Getting Rid of the Financial Guessing Game: Benefits of Providing the Cost of Care Up Front

In his conversations with patients, Gary Friestad, corporate registration manager at Roseville, Calif.-based Adventist Health, has found many people's greatest source of dread when entering a hospital isn't what's about to happen to them medically but the stress they are about to undergo financially.

check"Insurance policies are so complicated, and copayments have been escalating," Mr. Friestad says. "Everyone knows part of the payment is going to be on them."

Adventist has helped alleviate some of this anxiety for patients with a Web-based patient access intelligence program from MedeAnalytics that computes and displays the total charge, what will be covered by health insurance and what the patient owes during the initial registration process. The health system has implemented the program at all of its 19 hospitals across four states, and Mr. Friestad says it has benefited both the health system and its patients in a couple of ways.

Better cost calculation advantages for providers and patients
One major benefit to being able to provide patients with accurate cost estimates up front has been the rise in point-of-service collections, Mr. Friestad says. The portion of the cost of care that patients are responsible for has traditionally been difficult to calculate, making them harder tocollect, he says.

The collections process has improved with the new system, however. Because all Adventist hospitals have uploaded all of their payer contracts and rate terms into the platform, providers can calculate full estimates and print out a notice for the patient that looks like the explanation of benefits form people get from their insurers when a claim is processed, according to Mr. Friestad. The program also allows the hospitals to determine if patients qualify for benefits or programs such as Medicaid.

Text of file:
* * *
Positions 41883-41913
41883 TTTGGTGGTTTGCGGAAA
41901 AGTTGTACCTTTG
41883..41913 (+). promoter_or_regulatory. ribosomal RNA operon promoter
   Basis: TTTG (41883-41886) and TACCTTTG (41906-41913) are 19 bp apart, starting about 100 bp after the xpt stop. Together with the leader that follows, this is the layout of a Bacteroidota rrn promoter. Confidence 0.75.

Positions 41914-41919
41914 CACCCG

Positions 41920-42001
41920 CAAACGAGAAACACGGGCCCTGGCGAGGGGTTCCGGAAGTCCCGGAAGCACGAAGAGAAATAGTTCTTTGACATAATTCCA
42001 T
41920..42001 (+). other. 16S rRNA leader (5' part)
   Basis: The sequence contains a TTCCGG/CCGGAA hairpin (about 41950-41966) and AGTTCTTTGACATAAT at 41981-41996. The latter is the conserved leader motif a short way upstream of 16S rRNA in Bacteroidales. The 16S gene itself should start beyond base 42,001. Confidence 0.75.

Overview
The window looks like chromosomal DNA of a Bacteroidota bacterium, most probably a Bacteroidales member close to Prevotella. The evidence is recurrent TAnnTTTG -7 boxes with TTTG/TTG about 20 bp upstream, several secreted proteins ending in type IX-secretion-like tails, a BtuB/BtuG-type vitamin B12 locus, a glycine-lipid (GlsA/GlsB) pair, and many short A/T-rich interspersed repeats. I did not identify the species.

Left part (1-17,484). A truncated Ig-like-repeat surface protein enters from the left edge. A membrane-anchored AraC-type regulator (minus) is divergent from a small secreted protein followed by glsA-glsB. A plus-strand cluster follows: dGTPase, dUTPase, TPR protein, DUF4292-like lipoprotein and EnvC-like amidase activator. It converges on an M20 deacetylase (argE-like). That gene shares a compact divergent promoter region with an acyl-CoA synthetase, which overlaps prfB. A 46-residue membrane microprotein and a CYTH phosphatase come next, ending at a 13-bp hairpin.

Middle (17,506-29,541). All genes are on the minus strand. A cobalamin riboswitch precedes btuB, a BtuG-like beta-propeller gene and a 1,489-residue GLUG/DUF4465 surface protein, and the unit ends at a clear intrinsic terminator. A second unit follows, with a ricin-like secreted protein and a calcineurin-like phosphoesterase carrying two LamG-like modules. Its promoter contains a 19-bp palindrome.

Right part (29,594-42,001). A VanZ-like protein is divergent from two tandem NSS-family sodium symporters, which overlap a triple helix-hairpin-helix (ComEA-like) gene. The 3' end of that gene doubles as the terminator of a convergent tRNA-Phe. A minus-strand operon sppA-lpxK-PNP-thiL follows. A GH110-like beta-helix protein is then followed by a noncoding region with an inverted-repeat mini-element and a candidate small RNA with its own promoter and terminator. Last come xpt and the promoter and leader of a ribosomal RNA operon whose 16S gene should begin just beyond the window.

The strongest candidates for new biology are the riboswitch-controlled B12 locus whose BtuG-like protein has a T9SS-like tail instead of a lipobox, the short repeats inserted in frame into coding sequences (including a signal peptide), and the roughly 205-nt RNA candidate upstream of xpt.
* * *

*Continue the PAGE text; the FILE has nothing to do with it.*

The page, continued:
As a result, up front collections have increased in a "fairly dramatic manner" and the hospitals have seen a decline bad debt, says Mr. Friestad. Adventist's Simi Valley (Calif.) Hospital implemented the program before the rest of the system and achieved 135 percent of point-of-service cash collection goals within 18 months, according to MedeAnalytics. That hospital's success was a major influence in Adventist's decision to install the program at all of its facilities, Mr. Friestad says.

The system also benefits hospital staff members by provided them with a list of tasks they need to complete during the registration process.

"They say, 'It really helps me remember to do my job and consistently reminds me of things I might have overlooked,'" Mr. Friestad says of staff feedback. "If a task is incomplete, it will stay on the work list for that person for 24 hours."

The program also records whether or not registration staff members complete tasks in a timely manner, he says. This allows management to evaluate performance, and the system hopes that data could eventually become a tool for reducing initial claim denials.

Improvements in patient experience and perspective
Adventist isn't the only one benefiting from the ability to assess the cost of service up-front. Patients appreciate knowing what their financial obligations are, and that knowledge has had a dramatic impact on their satisfaction and how they view the health system, Mr. Friestad says.

"It makes patients confident in our professionalism," he says.

Overall, Mr. Friestad says having the capability to accurately assess costs during registration helps Adventist stand out and distinguish itself from other providers, in addition to benefiting patients and hospital workers.

"It makes Adventist health unique at the moment," he says. 

More Articles on Healthcare Costs:
The Frail Anatomy of the U.S. Healthcare System
Cashing in on Revenue Cycle Improvements
Can Budgets Drive Healthcare Quality? 

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